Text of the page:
Generally speaking, cyclists and motor vehicle drivers have the same rights and responsibilities when it comes to road use. Unless a particular rule says otherwise, cyclists can ride right in the middle traffic lane and should be provided with the same “rights of way” as drivers of motor vehicles.
Below are relevant traffic rules and laws that courts will look into when trying to determine liability in the event of accidents between motor vehicles and bicycles.
Bikes Lanes and Side of Road Rules
First things first: Seek the aid of a bicycle accident attorney in Los Angeles if you are involved in an accident. It is always prudent to have credible legal advice when dealing with such situations. You can be sure your rights are protected if you do this.
We now go to some essential rules. In the event the cyclist isn’t riding as fast as the current traffic of motor vehicles, he should ride on the farthest right lane of the roadway. But if there’s a bike lane provided, which is typically on the far right portion of the road, a cyclist must stay on that lane.
On the other hand, cyclists have the right to leave a bike lane or right side of the roadway for the following reasons:
- For making a left turn.
- Avoiding debris or other kinds of road hazards.
- For keeping up with traffic.
- If the lane the cyclist is riding on isn’t wide enough to accommodate other passing cars safely.
Car Door-Related Accidents
Because cyclists are required under law to ride near parked vehicles and because negligence liability principles dictate that people should never open vehicle doors unless they really think it’s safe. This means that an accident due to opening the door of a parked vehicle is often the fault of the person that opened the door.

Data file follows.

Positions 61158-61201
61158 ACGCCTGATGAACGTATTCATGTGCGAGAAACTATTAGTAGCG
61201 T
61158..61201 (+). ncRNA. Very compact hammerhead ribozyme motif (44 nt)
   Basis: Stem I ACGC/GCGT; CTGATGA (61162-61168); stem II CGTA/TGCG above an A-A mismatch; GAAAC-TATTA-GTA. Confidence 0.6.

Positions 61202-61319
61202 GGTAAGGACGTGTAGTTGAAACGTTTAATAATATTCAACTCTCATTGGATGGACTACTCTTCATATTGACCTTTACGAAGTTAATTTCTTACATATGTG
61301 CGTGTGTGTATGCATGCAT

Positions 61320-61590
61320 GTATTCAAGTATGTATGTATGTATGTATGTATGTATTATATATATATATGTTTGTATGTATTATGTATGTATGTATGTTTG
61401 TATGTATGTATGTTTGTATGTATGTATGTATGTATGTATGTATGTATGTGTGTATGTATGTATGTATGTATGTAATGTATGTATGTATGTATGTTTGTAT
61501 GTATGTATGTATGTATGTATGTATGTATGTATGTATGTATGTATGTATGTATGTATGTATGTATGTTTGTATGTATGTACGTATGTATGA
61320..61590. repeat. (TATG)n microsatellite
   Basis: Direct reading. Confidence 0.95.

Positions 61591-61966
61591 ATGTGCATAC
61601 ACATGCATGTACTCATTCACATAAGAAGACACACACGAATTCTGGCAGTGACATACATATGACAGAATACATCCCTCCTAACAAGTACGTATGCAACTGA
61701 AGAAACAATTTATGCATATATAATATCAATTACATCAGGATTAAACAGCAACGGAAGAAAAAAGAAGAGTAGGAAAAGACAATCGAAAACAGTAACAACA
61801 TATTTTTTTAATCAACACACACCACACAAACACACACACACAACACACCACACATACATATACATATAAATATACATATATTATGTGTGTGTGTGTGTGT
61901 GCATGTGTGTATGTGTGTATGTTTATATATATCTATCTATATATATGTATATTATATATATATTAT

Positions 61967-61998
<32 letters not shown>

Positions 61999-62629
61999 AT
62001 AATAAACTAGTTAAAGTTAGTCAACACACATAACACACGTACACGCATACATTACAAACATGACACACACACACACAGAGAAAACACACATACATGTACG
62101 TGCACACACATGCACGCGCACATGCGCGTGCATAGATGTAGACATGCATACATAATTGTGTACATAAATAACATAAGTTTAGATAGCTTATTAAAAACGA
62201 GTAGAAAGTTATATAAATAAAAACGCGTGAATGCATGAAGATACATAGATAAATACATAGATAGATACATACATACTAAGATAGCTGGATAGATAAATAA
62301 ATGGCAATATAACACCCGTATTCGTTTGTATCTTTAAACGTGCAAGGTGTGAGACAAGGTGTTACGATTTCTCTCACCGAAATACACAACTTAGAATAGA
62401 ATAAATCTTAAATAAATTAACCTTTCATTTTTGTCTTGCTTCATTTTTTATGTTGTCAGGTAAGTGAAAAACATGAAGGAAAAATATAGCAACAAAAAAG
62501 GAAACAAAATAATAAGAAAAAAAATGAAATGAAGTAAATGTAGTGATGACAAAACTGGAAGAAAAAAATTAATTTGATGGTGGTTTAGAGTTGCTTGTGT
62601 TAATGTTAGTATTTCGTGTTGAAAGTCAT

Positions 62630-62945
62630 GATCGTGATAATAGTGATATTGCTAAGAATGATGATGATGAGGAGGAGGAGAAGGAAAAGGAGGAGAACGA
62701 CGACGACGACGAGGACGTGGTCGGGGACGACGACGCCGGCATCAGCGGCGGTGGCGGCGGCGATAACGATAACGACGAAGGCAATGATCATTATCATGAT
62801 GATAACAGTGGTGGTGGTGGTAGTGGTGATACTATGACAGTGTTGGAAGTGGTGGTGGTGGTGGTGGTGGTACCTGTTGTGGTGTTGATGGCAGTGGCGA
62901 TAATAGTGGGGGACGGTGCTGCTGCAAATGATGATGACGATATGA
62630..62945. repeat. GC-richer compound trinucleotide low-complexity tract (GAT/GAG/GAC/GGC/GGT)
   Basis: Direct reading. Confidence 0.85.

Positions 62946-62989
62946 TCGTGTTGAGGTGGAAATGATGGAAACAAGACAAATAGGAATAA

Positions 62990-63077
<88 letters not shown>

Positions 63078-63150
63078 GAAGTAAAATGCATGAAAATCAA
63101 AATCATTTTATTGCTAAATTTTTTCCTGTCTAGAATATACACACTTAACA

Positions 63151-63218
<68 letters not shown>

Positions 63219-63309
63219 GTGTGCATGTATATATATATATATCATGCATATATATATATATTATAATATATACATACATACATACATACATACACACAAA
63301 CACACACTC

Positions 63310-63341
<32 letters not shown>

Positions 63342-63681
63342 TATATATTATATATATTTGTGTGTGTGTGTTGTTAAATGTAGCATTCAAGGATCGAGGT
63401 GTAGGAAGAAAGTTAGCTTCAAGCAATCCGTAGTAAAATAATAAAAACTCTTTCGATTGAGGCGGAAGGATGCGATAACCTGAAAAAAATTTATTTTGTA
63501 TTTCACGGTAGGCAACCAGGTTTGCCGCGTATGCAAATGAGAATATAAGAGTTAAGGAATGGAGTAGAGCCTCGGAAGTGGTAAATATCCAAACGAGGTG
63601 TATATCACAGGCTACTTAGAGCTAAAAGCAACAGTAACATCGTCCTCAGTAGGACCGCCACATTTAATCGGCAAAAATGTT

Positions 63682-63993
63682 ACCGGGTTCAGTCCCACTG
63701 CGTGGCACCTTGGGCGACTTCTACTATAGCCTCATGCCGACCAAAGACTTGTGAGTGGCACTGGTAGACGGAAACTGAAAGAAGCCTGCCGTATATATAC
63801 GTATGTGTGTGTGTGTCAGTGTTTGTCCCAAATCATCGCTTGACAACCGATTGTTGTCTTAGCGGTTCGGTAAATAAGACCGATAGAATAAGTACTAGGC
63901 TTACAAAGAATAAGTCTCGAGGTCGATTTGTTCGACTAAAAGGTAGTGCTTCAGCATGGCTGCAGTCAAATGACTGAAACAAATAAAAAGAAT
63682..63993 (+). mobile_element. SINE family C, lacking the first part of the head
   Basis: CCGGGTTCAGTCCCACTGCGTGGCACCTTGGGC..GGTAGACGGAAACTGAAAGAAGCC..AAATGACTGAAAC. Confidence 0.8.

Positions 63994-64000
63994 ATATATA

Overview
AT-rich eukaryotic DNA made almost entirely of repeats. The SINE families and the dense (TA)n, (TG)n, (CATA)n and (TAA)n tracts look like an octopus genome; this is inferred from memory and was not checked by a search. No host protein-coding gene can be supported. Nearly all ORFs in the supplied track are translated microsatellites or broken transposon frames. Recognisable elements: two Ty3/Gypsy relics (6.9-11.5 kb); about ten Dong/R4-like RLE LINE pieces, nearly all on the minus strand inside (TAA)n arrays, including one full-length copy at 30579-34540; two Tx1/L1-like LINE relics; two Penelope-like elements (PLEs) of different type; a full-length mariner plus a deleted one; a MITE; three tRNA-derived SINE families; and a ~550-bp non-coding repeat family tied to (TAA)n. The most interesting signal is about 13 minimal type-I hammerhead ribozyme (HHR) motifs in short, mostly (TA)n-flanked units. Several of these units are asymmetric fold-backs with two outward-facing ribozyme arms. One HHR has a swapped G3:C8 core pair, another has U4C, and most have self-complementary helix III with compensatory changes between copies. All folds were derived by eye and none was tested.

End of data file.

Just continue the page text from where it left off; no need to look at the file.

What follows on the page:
On the other hand, an exception to this rule might exist if the accident occurred while there wasn’t any motor vehicle, so the cyclist doesn’t necessarily have to stay on the right lane. In this case, the driver that opened the door could make the argument that the cyclist could’ve avoided the door and are therefore partially liable for the accident.
Right of Way and Right Turns
Among the most common motor vehicle versus bike accidents are collisions when a car turns right, passing through the cyclist’s path, whether in the bike lane or traffic lane. Usually, accidents like these occur when a driver passes the cyclist and slows the vehicle down, as he turns right, and the moves directly into the cyclist’s path.
Sometimes, drivers simply turn right into a cyclist’s path and fail to see the cyclist. In either case, the court will usually side with the cyclist and hold the driver accountable because one of the most basic road rules is that motorists should only make a turn when it’s safe to do so.
Immediate Actions to Take Following an Accident
This is very crucial – even if you don’t look, think or feel injured, you must call a police officer to check out the accident site. Give the police your statement of what happened and note any injuries you’ve sustained if applicable.
Take as many photos of the accident site as possible, obtain the personal and contact information of the driver, and talk to witnesses if there are any around. You should then consult a bicycle accident lawyer to help you determine what you should do next.